Obama issued federal emergency decrees for New York and New Jersey, declaring that "major disasters" existed in both states.
Power outages darkened large parts of Manhattan and a fire destroyed more than 80 homes in New York City's borough of Queens, where flooding hampered firefighting efforts.
"To describe it as looking like pictures we've seen of the end of World War II is not overstating it. The area was completely leveled. Chimneys and foundations were all that was left of many of these homes," said Bloomberg after touring the area.
Neighborhoods along the East and Hudson rivers bordering Manhattan were underwater and expected to be without power for days, as were low-lying streets in Battery Park near Ground Zero, where the World Trade Center once stood.
"I'm lucky to have gas; I can make hot water. But there is no heating and I'm all cold inside," said Thea Lucas, 87, who lives alone in Manhattan's Lower East Side.
Further north, though, many retail stores, restaurants and bars reopened in neighborhoods that did not lose power.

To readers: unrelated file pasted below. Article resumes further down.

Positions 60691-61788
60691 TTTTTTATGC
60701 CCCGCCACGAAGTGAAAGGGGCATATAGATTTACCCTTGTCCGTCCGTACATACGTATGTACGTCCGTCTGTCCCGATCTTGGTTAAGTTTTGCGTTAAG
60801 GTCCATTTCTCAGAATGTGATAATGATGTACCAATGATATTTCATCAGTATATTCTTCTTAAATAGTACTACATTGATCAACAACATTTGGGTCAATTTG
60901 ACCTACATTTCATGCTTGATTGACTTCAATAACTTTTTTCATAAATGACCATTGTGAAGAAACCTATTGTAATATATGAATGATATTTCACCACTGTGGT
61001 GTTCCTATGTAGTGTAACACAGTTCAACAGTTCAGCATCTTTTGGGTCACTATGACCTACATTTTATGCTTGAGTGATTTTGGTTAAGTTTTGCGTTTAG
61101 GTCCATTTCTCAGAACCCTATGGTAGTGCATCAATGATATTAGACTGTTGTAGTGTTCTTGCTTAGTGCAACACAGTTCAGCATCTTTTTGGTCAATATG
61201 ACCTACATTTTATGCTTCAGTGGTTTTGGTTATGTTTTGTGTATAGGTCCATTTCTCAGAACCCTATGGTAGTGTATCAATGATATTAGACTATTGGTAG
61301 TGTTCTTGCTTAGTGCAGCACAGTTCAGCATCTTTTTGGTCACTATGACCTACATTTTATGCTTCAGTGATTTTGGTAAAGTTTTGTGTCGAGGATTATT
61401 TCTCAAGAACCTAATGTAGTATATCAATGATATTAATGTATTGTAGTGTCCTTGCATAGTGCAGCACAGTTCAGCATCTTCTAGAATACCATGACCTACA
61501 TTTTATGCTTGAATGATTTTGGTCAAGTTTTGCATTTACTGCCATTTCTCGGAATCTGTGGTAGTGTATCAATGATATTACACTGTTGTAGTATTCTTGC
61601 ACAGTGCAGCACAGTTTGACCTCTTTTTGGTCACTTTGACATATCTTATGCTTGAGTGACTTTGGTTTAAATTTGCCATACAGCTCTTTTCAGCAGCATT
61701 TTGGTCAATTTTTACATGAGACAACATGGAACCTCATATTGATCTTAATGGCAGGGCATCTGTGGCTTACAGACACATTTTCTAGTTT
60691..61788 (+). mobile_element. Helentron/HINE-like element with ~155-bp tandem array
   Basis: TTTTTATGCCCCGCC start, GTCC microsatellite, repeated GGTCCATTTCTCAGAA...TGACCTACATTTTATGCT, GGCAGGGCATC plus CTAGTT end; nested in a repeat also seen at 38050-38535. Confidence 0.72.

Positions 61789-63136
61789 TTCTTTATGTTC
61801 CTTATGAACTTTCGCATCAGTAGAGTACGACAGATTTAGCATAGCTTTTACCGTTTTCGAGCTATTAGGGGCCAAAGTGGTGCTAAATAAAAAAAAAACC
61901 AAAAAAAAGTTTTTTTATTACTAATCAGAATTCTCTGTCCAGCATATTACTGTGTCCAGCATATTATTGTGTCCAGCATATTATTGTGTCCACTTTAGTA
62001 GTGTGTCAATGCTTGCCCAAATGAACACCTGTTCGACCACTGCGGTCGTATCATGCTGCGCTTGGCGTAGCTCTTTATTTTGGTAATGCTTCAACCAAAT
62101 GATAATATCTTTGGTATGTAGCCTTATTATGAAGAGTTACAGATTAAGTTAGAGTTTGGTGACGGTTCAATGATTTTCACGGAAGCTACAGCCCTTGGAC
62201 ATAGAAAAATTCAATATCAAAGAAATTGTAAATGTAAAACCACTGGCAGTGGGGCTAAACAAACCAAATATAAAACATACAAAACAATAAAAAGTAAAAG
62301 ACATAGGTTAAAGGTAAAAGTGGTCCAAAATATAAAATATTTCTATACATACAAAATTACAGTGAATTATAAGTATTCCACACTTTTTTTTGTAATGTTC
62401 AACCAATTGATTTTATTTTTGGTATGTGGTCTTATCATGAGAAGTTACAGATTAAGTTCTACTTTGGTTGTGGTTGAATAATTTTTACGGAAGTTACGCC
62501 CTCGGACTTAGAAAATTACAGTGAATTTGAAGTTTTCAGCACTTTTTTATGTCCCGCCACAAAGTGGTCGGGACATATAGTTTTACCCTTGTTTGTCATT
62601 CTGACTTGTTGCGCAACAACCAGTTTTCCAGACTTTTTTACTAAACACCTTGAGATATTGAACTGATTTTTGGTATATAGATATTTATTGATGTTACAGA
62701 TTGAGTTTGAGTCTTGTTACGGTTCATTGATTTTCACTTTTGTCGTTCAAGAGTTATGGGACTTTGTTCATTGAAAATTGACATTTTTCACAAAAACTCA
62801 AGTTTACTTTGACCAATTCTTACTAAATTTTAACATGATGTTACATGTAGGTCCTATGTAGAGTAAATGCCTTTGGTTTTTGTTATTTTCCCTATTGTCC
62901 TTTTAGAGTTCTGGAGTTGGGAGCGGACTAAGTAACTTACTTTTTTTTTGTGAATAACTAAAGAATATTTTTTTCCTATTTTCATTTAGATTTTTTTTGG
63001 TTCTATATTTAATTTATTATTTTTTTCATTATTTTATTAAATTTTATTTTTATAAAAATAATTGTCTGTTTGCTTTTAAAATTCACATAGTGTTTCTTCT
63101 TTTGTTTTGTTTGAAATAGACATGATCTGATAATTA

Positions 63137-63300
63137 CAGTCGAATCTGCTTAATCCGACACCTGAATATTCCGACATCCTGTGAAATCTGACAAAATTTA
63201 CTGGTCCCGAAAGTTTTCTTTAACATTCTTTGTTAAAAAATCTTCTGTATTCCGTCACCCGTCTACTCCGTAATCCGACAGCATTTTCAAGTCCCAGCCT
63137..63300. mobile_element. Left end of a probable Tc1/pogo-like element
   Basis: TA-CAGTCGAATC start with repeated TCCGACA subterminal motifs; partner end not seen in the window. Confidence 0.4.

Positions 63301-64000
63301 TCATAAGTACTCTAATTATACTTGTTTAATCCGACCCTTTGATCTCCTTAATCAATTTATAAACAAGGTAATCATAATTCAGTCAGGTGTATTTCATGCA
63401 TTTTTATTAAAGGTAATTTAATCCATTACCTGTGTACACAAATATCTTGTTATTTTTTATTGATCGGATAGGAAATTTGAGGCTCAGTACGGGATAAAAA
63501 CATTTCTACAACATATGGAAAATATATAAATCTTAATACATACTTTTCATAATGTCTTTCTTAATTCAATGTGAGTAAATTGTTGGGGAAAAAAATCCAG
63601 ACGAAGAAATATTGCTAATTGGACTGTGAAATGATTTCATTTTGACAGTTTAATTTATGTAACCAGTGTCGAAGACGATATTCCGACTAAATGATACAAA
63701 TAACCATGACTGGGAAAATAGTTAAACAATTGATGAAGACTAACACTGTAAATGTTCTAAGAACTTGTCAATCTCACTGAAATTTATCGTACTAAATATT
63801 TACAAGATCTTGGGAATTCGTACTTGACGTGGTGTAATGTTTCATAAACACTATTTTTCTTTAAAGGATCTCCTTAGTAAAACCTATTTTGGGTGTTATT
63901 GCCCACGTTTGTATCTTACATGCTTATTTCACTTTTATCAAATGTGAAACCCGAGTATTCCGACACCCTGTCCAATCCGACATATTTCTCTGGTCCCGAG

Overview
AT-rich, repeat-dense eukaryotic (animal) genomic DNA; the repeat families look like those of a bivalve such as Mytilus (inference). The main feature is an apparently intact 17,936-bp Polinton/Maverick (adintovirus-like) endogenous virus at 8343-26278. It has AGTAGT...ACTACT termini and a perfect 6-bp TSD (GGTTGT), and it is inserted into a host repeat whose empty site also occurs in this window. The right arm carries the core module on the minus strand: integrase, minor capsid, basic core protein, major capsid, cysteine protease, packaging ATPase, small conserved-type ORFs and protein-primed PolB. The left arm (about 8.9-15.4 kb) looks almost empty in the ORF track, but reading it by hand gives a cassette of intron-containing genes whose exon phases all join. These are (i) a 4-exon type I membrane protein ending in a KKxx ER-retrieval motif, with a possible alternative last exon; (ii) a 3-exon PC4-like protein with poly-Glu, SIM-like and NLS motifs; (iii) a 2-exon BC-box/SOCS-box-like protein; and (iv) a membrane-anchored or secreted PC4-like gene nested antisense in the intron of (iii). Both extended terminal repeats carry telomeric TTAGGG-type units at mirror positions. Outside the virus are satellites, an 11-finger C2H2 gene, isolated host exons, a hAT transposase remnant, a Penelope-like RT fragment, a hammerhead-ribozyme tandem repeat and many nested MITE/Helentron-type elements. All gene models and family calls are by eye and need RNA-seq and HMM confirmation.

By Tuesday afternoon, there were still only hints of the economic impact of the storm. Airports remained closed across the East Coast and far beyond as tens of thousands of travelers found they couldn't get where they were going.
Forecasting firm IHS Global Insight predicted the storm will end up causing about $20 billion in damages and $10 billion to $30 billion in lost business. Another firm, AIR Worldwide, estimated losses up to $15 billion — big numbers probably offset by reconstruction and repairs that will contribute to longer-term growth.
"The biggest problem is not the first few days but the coming months," said Alan Rubin, an expert in nature disaster recovery.
Sandy began in the Atlantic and knocked around the Caribbean — killing nearly 70 people — and strengthened into a hurricane as it chugged across the southeastern coast of the United States. By Tuesday night it had ebbed in strength but was joining up with another, more wintry storm — an expected confluence of weather systems that earned it nicknames like "superstorm" and, on Halloween eve, "Frankenstorm."
It became, pretty much everyone agreed Tuesday, the weather event of a lifetime — and one shared vigorously on social media by people in Sandy's path who took eye-popping photographs as the storm blew through, then shared them with the world by the blue light of their smartphones.